Okinawa
  • Okinawa
Fly to Okinawa and discover a distinct island culture born of subtropical sun, white sand, coral, mangrove jungles and the age of the Ryukyu Kings Fly to Okinawa and discover a distinct island culture born of subtropical sun, white sand, coral, mangrove jungles and the age of the Ryukyu Kings

DESTINATION Okinawa Pristine beaches, colorful coral reefs and sub-tropical jungle

Discover a distinct island culture born of subtropical sun, white sand, mangrove jungles and the age of the Ryukyu Kings

Japan's southernmost prefecture, Okinawa is a chain of islands with its own history as an independent kingdom and a distinctly subtropical climate, as well as the birthplace of karate. Explore the ruins and restored castles of the Ryukyu kings, and visit magnificent beaches and coastlines with an amazing array of coral and undersea life. Come for whale watching and dragon boat races, rare flora and fauna, and an island mindset that makes you forget the clock and follow the sun.

How to Get There

From mainland Japan, most flights to Okinawa's Naha Airport depart from Tokyo or Osaka. If you're coming from China, South Korea, Singapore, Taiwan or Hong Kong, there are direct international flights to Okinawa.

There are frequent flights from Tokyo to Naha on Okinawa's main island every day as well as direct flights to the outlying island of Ishigaki. There are also seasonal direct flights to Miyako Island. You can also catch connecting flights to the outlying islands of Miyako, Ishigaki, Yonaguni and Kume from Naha Airport. The best way to get around Okinawa is by rental car, or by bicycle or scooter in some areas. If you prefer public transportation, there is a monorail running from Naha Airport through Naha to the old capital of Shuri. There is also a comprehensive bus service on the main island, and ferry services run between nearby islands.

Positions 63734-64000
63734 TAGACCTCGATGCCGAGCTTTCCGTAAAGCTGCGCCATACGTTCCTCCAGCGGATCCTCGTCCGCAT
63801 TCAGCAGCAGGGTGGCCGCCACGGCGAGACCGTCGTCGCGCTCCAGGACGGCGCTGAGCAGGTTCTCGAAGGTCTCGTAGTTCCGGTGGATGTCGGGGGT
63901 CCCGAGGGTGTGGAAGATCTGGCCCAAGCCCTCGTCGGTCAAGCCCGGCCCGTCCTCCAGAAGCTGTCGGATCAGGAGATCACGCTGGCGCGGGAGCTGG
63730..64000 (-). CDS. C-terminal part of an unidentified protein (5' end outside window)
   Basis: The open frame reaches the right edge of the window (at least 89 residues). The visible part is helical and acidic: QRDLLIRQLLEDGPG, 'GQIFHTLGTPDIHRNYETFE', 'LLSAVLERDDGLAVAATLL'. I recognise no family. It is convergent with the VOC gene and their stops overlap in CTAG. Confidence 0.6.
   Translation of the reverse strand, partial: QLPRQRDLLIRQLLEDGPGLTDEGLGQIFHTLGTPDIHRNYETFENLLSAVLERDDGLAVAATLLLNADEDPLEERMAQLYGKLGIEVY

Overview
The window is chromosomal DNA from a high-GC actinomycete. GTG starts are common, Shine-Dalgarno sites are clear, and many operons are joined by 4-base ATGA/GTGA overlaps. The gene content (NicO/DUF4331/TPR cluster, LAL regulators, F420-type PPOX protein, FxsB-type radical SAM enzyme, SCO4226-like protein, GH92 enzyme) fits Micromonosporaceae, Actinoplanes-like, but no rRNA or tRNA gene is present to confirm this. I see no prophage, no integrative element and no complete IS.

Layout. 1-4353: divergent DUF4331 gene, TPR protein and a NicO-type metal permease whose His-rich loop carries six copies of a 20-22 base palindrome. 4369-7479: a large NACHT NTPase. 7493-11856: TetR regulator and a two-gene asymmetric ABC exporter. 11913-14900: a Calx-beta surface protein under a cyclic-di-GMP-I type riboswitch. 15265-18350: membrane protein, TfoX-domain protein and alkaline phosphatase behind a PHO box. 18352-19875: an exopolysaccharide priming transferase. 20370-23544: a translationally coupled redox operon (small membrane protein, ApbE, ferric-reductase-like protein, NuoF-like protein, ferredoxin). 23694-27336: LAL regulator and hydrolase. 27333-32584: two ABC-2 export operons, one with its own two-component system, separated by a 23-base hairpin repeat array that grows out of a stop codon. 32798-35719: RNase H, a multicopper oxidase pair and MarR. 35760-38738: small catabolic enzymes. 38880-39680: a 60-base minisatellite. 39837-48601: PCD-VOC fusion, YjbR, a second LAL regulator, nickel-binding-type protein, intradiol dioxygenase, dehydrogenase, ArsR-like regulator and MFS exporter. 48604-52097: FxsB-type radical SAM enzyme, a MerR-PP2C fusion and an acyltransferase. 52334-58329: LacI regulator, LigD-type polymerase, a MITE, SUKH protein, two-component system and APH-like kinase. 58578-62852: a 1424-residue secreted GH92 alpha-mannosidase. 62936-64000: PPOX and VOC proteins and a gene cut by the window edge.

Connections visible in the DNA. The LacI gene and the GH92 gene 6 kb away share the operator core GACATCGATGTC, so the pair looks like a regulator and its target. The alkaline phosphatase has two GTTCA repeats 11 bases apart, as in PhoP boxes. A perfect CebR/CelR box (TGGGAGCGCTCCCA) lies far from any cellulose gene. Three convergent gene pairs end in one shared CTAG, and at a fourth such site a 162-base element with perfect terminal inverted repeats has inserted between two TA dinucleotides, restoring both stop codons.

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Don't Miss

    UNESCO World Heritage sites on the main island, including Shuri Castle and the ruins of Tamagusuku
    Whale sharks and the fascinating, diverse sea life at Okinawa Churaumi Aquarium
    Relaxing on white sand beaches and swimming in clear blue ocean waters
    Kayaking through a mangrove jungle on remote Iriomote Island

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Seasonal Highlights

  • Spring

    Spring comes early in Okinawa. Cherry blossoms bloom in late January and February and azaleas, irises, lilies and hydrangeas follow in April and May. Early spring is also the best time for whale watching off the coast of Zamami Island.

  • Summer

    Okinawa’s subtropical summer stretches from June to October, an open invitation to go waterfall trekking and explore the beaches, coral reefs and mangrove glades of these islands. Go snorkeingling, diving, kayaking and more.

  • Autumn

    The humidity drops after the early fall typhoons, making this a great time to explore the islands while it's still warm enough to enjoy sand and sea. The Naha Giant Tug-of-War Festival and Shuri Castle Festival are autumn events that you won't want to miss.

  • Winter

    Winter in Okinawa is a comfortable 15°C. Divers can still explore the ocean in December, while January brings the whale-watching season. Take a scenic hike on Cape Manza or enjoy the illumination festivals during the holiday season.